Putting Vaseline on your face during the warm-weather months might not be necessary, says our expert.
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Slugging has taken the beauty world by storm. This is largely because the idea of covering your face in a thin layer of petrolatum jelly seems very counterintuitive: Won't that cause breakouts? If you are very dry, the answer is no. In fact, the occlusive will ultimately improve your skin long-term. But we very often associate this level of dryness with the winter months, which begs yet another question: Can you slug during the summer? To find out, we spoke with celebrity esthetician and eponymous brand founder Renée Rouleau. Ahead, what you need to know about slugging in hot and humid weather.

scooping petroleum jelly from jar
Credit: towfiqu ahamed / Getty Images

Slugging Basics

First things first: What exactly is slugging? According to Rouleau, the practice centers around fixing dry, irritated, or damaged skin. "The way slugging works is simple. As the final step in your nighttime routine, apply a generous layer of petroleum jelly—a brand name is Vaseline ($2.29, target.com) or you can get generic—to coat your face," she says. And while this might seem like an extremely heavy, potentially pore-clogging approach to skin care, Rouleau notes that the method is said to help repair the dermis' moisture barrier. As for why this is called slugging? The heavy layer of petroleum will lead to a temporary wet appearance, much like the land-based gastropod.

Seasonal Slugging

Since "Vaseline fills in the cracks in your skin's 'mortar' so that your barrier and skin start to act in a healthy way again," says Rouleau, those with with dry or damaged complexions will experience the best results. The esthetician notes, however, that this shouldn't be a daily practice: "If you're using a product with a very high concentration of petrolatum all over your face every day, the chances of it leading to clogged pores (bumps) are high," she warns. And since irritated, flaking, and dehydrated skin is more common during the winter months, you might want to reserve this practice for colder weather, notes Rouleau.

During summer, you should be able to get by with slugging infrequently—if at all. "Because there is more humidity in the air during the warmer months, there is less moisture evaporation occurring," says Rouleau. "Therefore, the skin's barrier isn't as compromised and slugging with petroleum jelly is less necessary." As for what to do in place of slugging, if you need a little more moisture? According to Rouleau, an extra step isn't required; your existing routine should be up to the job. "Your regular moisturizer, so long as it is for your skin type, should be sufficient," she says.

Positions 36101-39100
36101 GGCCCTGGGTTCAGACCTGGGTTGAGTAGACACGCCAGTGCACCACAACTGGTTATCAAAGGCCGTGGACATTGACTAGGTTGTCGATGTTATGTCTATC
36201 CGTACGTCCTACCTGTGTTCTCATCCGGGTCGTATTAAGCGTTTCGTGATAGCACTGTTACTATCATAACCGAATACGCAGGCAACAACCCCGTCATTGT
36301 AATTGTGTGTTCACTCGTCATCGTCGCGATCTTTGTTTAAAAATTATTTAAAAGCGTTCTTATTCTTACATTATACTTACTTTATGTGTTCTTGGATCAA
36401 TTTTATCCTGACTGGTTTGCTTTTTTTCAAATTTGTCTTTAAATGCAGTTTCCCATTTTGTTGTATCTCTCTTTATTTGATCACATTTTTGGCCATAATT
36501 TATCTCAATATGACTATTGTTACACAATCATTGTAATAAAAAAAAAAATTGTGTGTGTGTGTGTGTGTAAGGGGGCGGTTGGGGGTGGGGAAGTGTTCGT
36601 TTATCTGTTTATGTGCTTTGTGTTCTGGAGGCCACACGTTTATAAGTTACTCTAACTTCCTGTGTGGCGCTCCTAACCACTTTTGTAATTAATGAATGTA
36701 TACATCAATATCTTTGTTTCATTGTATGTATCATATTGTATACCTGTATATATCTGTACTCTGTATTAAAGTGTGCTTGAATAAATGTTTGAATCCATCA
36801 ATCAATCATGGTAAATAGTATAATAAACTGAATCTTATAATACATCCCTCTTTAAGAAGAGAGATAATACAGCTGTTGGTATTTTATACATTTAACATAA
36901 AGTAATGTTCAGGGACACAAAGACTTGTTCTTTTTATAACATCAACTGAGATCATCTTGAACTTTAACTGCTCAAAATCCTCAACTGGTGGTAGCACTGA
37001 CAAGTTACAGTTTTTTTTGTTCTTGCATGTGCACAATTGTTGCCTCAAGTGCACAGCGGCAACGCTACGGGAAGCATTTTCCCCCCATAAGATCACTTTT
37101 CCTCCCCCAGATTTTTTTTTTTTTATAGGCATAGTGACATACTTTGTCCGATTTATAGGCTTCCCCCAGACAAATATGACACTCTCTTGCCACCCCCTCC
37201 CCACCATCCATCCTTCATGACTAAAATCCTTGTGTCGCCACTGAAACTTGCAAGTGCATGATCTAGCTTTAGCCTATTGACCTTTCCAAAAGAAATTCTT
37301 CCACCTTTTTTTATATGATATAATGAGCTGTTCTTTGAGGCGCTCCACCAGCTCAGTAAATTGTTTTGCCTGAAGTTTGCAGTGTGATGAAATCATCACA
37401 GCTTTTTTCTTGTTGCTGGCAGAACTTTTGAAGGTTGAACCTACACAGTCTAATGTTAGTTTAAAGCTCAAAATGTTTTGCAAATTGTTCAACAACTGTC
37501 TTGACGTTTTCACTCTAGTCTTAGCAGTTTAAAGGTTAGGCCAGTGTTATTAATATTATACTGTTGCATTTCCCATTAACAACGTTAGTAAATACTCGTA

Long-Term Slugging

While Vaseline is a safe, chemically inert ingredient, it shouldn't cause irritation (Rouleau notes that it is so gentle, it is frequently used to treat eczema in babies); still, that doesn't mean it'll solve excessive dryness. "Slugging isn't a long-term solution to repairing barrier damage, but rather a band-aid to help you deal with the symptoms of a damaged barrier instead of addressing the underlying issue," she says. "That said, it acts as a safe way to temporarily keep damaged skin protected from water loss and irritation." For a long-term approach, Rouleau recommends scheduling an appointment with your dermatologist or esthetician to discuss your options.

Comments (3)

Martha Stewart Member
August 12, 2021
My mom had absolutely beautiful skin and used a thin layer of Vaseline on her face every day. She even dabbed it on her eyelashes, because she never used any type of makeup. (I should have taken her advice.)
Martha Stewart Member
August 12, 2021
Frankly, this is highly irresponsible to be broadcasting slathering petroleum jelly anywhere on one's body, let alone their face! Would a person slather their body in motor oil? Might as well! Consumers need to read what is actually in products and realize what they are putting ON their bodies is just as important as what they are putting IN it! Think of it like this: if you dump a bottle of motor oil in a puddle in your backyard, that oil is going to pool for a long while and eventually seep through the grass and down to the water table...killing all forms of life on its way down, including the grass it was poured on! Same goes with your body...the 'slick' feeling with lotions/petroleum jelly are harmful ingredients and eventually goes in to your bloodstream. Carcinogenic = real thing! READ THE LABELS...KNOW WHAT INGREDIENTS ARE IN PRODUCTS YOU'RE USING!
Martha Stewart Member
August 8, 2021
Petroliam jelly is made from oil. I would never use it on my face. There are many, manty beauty products made with plant based oils that are made for faces. Or you could just use cocoanut oil.